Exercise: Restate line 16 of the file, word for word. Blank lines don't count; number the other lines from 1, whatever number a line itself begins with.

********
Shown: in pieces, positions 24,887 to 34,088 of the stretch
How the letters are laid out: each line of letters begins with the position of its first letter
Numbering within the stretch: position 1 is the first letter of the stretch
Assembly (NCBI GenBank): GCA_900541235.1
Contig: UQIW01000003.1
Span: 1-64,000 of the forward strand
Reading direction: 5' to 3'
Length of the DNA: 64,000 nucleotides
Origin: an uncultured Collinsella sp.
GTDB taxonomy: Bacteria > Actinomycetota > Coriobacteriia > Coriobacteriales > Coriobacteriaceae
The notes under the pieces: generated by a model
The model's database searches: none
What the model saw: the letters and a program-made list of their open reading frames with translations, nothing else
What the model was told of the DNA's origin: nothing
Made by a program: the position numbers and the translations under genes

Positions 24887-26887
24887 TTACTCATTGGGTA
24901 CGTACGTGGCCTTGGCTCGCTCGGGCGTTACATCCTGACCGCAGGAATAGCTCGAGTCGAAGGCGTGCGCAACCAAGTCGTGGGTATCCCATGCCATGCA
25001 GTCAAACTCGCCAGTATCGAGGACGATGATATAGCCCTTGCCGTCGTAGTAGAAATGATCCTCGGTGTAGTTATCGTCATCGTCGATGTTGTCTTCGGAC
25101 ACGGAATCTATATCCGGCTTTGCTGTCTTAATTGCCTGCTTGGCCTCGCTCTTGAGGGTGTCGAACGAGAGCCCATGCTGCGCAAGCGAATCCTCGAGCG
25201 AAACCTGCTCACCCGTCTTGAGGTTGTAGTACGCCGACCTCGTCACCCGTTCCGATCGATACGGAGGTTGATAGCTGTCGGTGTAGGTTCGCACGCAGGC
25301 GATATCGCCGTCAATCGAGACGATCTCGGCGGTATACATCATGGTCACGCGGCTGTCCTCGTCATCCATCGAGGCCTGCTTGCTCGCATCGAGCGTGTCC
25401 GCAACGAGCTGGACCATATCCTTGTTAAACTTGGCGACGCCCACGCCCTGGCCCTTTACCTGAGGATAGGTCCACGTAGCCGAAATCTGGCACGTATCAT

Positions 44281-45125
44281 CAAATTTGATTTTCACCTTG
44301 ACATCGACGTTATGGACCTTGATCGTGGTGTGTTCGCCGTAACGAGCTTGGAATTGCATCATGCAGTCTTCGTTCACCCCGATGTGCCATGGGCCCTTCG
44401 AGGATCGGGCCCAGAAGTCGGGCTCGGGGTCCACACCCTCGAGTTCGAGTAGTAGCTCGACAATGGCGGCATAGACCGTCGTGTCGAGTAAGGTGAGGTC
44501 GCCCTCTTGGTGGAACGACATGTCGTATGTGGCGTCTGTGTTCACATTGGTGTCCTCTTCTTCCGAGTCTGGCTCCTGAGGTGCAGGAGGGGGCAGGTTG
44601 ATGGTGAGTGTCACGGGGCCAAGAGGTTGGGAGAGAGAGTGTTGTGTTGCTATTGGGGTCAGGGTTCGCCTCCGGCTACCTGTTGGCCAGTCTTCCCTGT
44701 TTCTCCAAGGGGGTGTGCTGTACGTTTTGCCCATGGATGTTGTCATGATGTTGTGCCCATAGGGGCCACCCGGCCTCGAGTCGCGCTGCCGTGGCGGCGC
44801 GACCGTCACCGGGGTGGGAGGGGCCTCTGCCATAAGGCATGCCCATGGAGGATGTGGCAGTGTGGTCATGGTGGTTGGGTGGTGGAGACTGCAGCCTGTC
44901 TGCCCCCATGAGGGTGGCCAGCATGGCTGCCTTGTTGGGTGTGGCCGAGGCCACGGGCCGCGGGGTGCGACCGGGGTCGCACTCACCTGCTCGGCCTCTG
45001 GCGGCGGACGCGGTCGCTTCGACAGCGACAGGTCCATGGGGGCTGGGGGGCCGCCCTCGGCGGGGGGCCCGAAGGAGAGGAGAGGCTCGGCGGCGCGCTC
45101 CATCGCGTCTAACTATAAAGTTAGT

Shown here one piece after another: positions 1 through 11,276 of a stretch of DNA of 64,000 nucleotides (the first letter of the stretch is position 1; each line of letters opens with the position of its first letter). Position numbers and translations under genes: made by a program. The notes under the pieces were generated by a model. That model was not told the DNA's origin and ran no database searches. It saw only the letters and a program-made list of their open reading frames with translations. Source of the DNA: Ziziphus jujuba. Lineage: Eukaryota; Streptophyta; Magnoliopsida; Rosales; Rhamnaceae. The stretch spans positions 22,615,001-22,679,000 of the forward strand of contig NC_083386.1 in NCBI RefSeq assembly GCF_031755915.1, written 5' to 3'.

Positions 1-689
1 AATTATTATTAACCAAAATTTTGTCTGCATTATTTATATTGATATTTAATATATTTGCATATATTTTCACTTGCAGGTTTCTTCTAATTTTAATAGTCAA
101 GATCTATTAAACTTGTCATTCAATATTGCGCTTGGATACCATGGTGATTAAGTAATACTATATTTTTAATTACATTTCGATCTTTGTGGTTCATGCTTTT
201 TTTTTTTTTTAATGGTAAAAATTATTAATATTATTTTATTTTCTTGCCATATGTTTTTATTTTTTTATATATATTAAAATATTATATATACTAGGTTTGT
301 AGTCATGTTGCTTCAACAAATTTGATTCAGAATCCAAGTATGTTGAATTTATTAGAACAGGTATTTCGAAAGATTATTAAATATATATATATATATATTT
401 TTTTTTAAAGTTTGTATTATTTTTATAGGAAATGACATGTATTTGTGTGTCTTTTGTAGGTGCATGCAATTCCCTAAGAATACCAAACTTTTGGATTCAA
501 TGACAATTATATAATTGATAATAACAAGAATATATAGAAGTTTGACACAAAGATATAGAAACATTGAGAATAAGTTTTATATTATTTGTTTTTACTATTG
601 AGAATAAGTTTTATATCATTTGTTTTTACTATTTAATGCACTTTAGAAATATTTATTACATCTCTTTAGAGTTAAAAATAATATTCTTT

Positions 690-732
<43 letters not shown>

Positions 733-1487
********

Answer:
Positions 24887-26887